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Bulwell United Reformed Church in north Nottingham marked the halfway point in its two-year HOLYHABITS journey with a special celebration in July 2019. Minister Colin Bones and youth, children and families leader Eleanor Rice are both members of the church’s HOLYHABITS planning team and are delighted with the changes they’re already seeing. With just under 100 members, the average Sunday congregation is about 60, including about 20 young people.

THE STORY begins…


Colin first came across Holy Habits as part of the URC’s national discipleship programme Walking the Way – Living the life of Jesus today.

‘I read the original Holy Habits book (Malcolm Down Publishing, 2016) by Andrew Roberts and, as I was reading it, I thought he’s really on to something. This is written by somebody within the historic denominations – in Andrew’s case, the Methodist Church – and he understands where we’re at. I liked his four themes: bless, belong, believe and behave. That’s what we try to do here: bless our community. We start there, and reading Holy Habits it just resonated so much.

‘There was a colliery here, but the main industries were hosiery and pottery. The colliery closed in 1986 and the hosiery went to Asia, so Bulwell does suffer from higher-than-average unemployment and low aspiration. What we try to do is connect with the community around us, to be part of the community and to share with them the highs, the lows, the joys and challenges of our life together.’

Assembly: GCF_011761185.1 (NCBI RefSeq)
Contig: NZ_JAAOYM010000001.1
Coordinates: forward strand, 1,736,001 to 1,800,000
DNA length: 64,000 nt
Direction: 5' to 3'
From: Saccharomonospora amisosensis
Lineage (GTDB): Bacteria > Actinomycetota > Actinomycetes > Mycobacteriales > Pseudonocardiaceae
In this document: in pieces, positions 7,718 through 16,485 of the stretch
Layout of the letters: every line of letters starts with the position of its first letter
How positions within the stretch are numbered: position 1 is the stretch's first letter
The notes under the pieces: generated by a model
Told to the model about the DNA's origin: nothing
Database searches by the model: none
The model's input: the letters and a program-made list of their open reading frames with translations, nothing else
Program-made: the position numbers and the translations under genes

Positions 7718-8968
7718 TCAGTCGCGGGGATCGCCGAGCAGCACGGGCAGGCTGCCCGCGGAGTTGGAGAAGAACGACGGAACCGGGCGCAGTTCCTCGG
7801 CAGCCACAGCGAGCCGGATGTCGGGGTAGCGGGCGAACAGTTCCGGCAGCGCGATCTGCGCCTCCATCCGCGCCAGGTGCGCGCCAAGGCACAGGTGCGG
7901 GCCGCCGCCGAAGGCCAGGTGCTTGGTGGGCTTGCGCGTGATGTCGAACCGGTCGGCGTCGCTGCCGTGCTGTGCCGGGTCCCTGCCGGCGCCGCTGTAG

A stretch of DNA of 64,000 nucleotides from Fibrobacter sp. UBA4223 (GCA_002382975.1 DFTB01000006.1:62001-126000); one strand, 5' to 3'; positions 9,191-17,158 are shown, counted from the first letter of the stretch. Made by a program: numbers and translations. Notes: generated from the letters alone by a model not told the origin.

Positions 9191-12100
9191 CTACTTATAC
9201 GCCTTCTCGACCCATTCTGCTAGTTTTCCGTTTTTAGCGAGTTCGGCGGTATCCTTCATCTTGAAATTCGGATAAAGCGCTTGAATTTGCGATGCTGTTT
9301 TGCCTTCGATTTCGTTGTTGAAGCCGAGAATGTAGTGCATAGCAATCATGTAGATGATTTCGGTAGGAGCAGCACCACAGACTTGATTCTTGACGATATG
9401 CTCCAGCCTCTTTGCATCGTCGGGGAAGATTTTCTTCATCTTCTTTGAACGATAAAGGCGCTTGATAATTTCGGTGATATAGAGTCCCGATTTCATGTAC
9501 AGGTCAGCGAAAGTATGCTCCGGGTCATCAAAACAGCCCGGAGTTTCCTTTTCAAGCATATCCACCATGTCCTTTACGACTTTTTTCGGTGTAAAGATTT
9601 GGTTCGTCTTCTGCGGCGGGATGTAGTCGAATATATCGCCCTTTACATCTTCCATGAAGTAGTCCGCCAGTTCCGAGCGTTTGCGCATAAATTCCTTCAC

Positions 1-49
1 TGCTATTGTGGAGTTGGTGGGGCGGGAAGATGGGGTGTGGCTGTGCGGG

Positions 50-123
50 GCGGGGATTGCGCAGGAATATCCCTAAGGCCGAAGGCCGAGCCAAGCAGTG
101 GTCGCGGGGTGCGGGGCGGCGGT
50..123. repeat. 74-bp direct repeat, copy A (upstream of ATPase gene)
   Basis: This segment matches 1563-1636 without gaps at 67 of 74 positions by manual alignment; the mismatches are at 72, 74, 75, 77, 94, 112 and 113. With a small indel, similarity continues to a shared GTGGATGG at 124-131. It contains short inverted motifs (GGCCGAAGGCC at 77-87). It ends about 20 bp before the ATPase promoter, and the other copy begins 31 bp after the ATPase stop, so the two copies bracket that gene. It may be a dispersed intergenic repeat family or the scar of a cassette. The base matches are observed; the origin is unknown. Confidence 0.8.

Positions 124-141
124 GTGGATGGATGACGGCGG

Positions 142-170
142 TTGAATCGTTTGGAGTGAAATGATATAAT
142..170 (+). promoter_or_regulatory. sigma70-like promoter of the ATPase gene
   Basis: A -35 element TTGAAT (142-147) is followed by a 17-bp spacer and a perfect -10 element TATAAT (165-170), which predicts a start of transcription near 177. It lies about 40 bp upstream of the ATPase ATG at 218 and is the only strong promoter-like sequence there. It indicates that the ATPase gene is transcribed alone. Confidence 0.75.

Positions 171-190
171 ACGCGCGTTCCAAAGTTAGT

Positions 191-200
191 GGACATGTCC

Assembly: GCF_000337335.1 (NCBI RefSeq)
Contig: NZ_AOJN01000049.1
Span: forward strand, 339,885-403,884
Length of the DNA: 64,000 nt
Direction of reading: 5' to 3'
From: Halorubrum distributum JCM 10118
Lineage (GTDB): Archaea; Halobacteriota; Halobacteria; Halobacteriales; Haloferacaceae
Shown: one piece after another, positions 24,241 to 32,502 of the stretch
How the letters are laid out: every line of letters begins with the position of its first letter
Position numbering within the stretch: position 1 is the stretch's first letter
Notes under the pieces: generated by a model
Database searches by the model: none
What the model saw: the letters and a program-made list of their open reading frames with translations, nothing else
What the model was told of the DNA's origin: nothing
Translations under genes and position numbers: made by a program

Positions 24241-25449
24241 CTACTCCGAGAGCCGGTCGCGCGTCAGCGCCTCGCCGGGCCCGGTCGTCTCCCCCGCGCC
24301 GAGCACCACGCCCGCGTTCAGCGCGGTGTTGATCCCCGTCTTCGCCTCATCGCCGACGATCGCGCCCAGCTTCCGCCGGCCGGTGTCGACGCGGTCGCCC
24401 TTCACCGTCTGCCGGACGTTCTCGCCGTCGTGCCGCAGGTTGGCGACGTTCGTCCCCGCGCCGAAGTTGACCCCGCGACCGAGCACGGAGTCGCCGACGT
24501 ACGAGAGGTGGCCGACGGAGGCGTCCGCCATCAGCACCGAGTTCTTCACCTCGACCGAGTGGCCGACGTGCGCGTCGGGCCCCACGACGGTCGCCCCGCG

Eleanor’s role covers the whole family aspect of church and community life, from newborns to grandparents: 

‘There’s a huge variety in what I’m involved in, and many different ways in which Holy Habits has woven its way into what I do. A lot of it is very subtle. The thing I love about Holy Habits is that in many ways we’re already doing it, but we’re spending this time, using the Holy Habits resources, to help us do it better.’

The thing I love about Holy Habits is that in many ways we’re already doing it, but we’re spending this time, using the Holy Habits resources, to help us do it better.

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© Eleanor Rice

Baking for ‘Breaking Bread’

After Colin read the original Holy Habits book, he got hold of the pilot materials that were being developed in the Birmingham Methodist District.

‘They were really good, and I thought, “Yes, this is for us.” What most attracted me was the focus on discipleship. That’s the theme through all the habits and activities: us growing in our discipleship, deepening our walk with the Lord. It starts with the congregation, but then, as our own discipleship is enriched, that will bear fruit in making more disciples.’

He introduced it to his elders’ meeting, and they agreed.

Eleanor was part of the planning group – six people, including Colin, who met for almost a year before they actually started doing Holy Habits as a church.

‘That’s really important,’ says Colin. ‘You cannot rush Holy Habits, either in the planning or the implementation, and you have to take the time to get the congregation on board.

‘Long before the launch we talked about it in services and in meetings. We sent a personal letter to every member of the congregation, telling them why we wanted to engage with Holy Habits, explaining that this was a new initiative and how it would help in our journey as individuals and as a church; how it would enrich our faith journey and enrich our family life.